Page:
Way down in southern Guangxi, fairly close to China’s open border with Vietnam, NANNING was just a medium-sized market town when European traders opened a river route from neighbouring Guangdong in the early twentieth century, starting a period of rapid growth that saw the city supplanting Guilin as the provincial capital. The city has capitalized on recent trade agreements with Vietnam, and today Nanning is a bright, easy-going place with a mild boom-town atmosphere and a mix of leafy boulevards, modern architecture and a handful of narrow, colonial-era streets. There’s good shopping, decent food, a museum strong on regional archeology, and both international and domestic transport connections.
Though there is no direct vehicle road, it’s possible to hike between Ping An and Dazhai in around four hours, via the attractive village of Zhongliu (中六, zhōngliù), where there is very basic food but no accommodation. Yao women along the way will offer their services as guides (around ¥50), though with basic maps from accommodation, they’re not really necessary.
Nestled 70km south of Guilin in the thick of China’s most spectacular karst scenery, YANGSHUO rose to prominence during the mid-1980s, when tourists on Li River cruises realized that the village made a great place to settle down and get on intimate terms with the river and its peaks. Yangshuo has grown considerably since then and, despite retaining an outdated reputation as a mellow haven among Western travellers, has become a rowdy draw for domestic tourists, with the majority of its bars, restaurants and shops catering to their tastes. It remains, however, an easy place to spend a few days: hills surround everything, village lanes swarm with activity, and there are restaurants and accommodation everywhere. You can rent a bike and spend a day zipping between hamlets, hike around or go rock climbing on nearby peaks, or study cooking or martial arts. Just note that during Yangshuo’s peak-season tourism (July–October) accommodation is scarce and many attractions will be overcrowded.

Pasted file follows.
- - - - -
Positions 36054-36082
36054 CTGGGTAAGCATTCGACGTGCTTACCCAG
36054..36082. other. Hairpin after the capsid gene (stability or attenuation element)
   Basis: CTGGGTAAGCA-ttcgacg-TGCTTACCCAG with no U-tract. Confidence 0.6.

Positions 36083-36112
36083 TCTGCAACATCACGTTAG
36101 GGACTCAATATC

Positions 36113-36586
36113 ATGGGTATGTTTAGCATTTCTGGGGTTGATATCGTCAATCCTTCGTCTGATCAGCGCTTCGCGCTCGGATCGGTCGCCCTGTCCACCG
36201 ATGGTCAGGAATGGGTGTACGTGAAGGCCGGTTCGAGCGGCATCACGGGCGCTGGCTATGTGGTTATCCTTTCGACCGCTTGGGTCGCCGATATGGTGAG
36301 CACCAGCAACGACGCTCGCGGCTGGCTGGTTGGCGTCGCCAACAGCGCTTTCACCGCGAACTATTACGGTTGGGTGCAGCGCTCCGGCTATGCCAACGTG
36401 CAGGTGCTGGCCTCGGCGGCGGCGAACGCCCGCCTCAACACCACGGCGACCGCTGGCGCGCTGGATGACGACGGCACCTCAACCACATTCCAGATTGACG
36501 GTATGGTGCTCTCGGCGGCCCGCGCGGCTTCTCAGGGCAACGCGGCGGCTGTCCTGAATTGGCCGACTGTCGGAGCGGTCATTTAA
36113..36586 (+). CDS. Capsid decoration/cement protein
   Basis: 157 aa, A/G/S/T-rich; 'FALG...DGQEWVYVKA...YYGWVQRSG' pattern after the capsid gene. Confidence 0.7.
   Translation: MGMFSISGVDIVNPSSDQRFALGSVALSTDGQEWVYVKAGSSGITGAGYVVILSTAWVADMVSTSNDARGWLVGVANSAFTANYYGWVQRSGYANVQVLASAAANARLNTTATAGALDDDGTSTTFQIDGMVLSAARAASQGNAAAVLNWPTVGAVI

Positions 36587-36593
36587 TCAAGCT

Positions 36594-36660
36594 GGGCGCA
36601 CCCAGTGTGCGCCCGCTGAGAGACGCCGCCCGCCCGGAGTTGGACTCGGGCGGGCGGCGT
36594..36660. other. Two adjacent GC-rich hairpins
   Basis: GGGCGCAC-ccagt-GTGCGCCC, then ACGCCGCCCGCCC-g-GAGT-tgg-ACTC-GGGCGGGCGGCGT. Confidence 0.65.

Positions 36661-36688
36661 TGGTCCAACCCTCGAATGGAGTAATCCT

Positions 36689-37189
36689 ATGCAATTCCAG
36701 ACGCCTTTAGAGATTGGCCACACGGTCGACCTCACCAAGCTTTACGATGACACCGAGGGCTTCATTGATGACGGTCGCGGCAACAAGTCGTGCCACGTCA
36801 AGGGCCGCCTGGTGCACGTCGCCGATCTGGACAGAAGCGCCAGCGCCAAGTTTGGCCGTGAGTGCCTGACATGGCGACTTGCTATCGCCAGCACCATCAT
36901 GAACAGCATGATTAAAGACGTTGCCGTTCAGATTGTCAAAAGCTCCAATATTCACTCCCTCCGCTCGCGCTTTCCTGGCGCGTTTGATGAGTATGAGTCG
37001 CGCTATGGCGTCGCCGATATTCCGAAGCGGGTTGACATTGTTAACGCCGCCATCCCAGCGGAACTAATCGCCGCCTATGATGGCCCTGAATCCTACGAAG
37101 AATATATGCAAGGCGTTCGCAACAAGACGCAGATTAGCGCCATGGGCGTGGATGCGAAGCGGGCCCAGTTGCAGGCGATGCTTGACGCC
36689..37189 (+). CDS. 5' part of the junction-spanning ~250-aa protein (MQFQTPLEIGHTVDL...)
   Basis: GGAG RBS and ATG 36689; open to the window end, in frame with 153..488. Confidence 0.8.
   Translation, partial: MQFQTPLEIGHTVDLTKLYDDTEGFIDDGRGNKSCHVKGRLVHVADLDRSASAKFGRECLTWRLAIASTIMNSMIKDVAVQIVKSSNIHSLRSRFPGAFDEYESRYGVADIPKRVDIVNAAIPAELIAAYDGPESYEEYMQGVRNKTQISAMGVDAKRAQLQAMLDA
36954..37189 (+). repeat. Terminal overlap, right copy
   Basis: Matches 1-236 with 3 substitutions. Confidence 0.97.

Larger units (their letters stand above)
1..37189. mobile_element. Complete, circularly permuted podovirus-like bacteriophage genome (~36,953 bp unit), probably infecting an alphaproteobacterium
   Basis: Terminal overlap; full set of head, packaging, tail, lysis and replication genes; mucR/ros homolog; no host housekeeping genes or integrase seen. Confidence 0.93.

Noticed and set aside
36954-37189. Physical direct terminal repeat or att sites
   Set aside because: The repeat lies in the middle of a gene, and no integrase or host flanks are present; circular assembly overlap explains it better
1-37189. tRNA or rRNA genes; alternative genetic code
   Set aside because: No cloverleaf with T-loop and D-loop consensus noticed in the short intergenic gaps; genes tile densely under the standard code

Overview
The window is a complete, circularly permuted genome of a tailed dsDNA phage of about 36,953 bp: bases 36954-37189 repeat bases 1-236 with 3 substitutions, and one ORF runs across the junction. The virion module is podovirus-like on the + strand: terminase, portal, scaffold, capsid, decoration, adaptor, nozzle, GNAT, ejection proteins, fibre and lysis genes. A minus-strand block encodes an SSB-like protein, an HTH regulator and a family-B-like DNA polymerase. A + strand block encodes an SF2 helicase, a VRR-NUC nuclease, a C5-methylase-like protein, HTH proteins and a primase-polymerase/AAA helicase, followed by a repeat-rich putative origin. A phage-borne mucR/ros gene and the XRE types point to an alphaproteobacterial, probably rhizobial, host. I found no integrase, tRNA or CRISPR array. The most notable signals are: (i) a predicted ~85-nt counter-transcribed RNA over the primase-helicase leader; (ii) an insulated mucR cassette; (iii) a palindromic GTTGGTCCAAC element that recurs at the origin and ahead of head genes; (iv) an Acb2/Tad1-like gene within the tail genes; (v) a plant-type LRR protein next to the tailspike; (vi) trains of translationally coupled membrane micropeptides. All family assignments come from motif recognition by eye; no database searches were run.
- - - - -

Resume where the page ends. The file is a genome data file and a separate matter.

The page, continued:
Yangshuo’s accommodation ranges from basic dorm beds to comfy doubles: balconies, folksy furnishings and wooden floors are nice touches, though locations within a couple of hundred metres of West Street’s nightclubs may not be. During peak season (including the first two weeks of October), and even weekends, prices rise astronomically and it’s hard to find anywhere in the centre for under ¥300. Conversely, stiff competition means rates can halve during the winter, when you’ll want to check the availability of heating and hot water, while in summer air conditioning is a must.
Agents at accommodation and all around town can book long-distance bus tickets along with flights, taxis to Guilin airport (¥240, or a shared vehicle at ¥80/person) and train tickets from Guilin.
Several mid-price Chinese restaurants at the southern end of Xie Lu, as well as on the north end of Guihua Lu (the best are up the alley, after it crosses Diecui Lu) serve the spicy local speciality beer fish (啤酒鱼, píjiǔ yú), which costs ¥35–80 per 500g – the most expensive and having the least bones being the maogu fish (毛骨鱼, máogǔ yú).